David Ausubel Subsumption Theory (D. Ausubel) Ausubel's theory is concerned with how individuals learn large amounts of meaningful material from verbal/textual presentations in a school setting (in contrast to theories developed in the context of laboratory experiments). According to Ausubel, learning is based upon the kinds of superordinate, representational, and combinatorial processes that occur during the reception of information. A primary process in learning is subsumption in which new material is related to relevant ideas in the existing cognitive structure on a substantive, non-verbatim basis. Cognitive structures represent the residue of all learning experiences; forgetting occurs because certain details get integrated and lose their individual identity. A major instructional mechanism proposed by Ausubel is the use of advance organizers: "These organizers are introduced in advance of learning itself, and are also presented at a higher level of abstraction, generality, and inclusiveness; and since the substantive content of a given organizer or series of organizers is selected on the basis of its suitability for explaining, integrating, and interrelating the material they precede, this strategy simultaneously satisfies the substantive as well as the programming criteria for enhancing the organization strength of cognitive structure." (1963, p. 81).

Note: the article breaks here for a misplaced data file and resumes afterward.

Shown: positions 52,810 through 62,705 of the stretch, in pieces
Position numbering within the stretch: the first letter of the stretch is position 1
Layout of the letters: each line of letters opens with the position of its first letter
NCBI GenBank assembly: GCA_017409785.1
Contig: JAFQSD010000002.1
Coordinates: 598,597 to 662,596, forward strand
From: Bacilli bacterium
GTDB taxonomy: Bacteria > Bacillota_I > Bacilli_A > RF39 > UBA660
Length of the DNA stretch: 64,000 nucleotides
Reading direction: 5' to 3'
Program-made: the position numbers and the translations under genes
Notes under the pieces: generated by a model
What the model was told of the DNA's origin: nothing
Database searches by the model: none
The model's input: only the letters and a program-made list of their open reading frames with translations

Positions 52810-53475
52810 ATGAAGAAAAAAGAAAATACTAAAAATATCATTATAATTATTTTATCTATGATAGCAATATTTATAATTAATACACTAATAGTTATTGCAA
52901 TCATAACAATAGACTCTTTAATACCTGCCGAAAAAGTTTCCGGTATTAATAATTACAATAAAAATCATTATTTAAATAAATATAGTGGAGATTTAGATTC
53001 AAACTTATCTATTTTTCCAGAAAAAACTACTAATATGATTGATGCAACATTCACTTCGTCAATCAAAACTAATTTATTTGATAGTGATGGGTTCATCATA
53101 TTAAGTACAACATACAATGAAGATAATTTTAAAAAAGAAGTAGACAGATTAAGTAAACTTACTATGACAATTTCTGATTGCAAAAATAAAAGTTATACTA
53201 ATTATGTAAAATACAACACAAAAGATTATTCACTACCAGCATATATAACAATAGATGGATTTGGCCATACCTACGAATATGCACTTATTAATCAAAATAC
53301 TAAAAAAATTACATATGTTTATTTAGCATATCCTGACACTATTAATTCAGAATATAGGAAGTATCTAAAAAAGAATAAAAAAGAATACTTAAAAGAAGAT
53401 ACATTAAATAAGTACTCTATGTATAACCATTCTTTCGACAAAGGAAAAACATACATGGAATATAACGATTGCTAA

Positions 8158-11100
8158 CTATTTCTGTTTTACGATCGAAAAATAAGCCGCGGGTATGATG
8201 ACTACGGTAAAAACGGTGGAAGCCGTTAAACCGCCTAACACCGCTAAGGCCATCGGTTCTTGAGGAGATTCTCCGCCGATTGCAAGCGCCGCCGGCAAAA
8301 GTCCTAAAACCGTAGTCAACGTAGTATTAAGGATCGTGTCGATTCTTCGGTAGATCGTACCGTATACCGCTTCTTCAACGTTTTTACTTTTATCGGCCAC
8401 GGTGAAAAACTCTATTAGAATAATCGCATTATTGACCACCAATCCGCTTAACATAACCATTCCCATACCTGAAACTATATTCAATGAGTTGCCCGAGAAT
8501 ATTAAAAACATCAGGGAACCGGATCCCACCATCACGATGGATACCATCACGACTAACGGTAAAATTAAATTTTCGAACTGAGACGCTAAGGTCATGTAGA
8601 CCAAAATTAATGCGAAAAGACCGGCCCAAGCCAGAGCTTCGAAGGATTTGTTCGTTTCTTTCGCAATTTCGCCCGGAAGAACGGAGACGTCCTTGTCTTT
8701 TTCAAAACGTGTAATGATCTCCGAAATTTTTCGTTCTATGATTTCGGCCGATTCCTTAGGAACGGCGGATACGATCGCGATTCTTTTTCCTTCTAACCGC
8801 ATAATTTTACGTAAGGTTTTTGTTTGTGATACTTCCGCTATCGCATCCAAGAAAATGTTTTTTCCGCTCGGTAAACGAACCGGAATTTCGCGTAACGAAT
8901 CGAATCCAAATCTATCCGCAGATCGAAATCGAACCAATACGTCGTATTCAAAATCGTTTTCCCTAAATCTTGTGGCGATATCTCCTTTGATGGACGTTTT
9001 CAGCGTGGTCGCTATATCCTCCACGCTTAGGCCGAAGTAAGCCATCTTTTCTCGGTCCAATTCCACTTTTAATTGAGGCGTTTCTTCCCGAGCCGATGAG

David Ausubel Ausubel emphasizes that advance organizers are different from overviews and summaries which simply emphasize key ideas and are presented at the same level of abstraction and generality as the rest of the material. Organizers act as a subsuming bridge between new learning material and existing related ideas. Ausubel's theory has commonalities with Gestalt theories and those that involve schemaGestalt theories schema (e.g., Bartlett) as a central principle. There are also similarities with Bruner's "spiral learning“Bruner's "spiral learning“ model model, although Ausubel emphasizes that subsumption involves reorganization of existing cognitive structures not the development of new structures as constructivist theories suggest Ausubel was apparently influenced by the work of Piaget on cognitive development.Piaget Principles: 1. The most general ideas of a subject should be presented first and then progressively differentiated in terms of detail and specificity. 2. Instructional materials should attempt to integrate new material with previously presented information through comparisons and cross-referencing of new and old ideas.
Refrences: Books: 1.The Psychology of Meaningful Verbal Learning. Orlando, FL: Grune & Stratton, 1963 (Italian edition, 1966.) 2. Readings in the Psychology of Cognition. (Co-editor with R. C. Anderson.) New York: Holt, Rinehart & Winston, Educational Psychology: A Cognitive View. New York: Holt, Rinehart & Winston, (German edition, 1974.) (2nd edition, 1978.) (Spanish edition, 1977.) (2nd German edition, 1980.) (Italian edition, 1978.) (Portuguese edition, 1980.) (Romanian edition, 1981.) (2nd Spanish edition, 1982). 4. School Learning: An Introduction to Educational Psychology. (With Floyd C. Robinson. New York: Holt, Rinehart & WInston, (British edition, 1971.) (Japanese edition, with A. Yoshida, 1984.) (Australian edition, 1972.) (Romanian edition, 1973.) 5. Psychology in Teacher Preparation. (With John Herbert.) Toronto: The Ontario Institute for Studies in Education, 1969.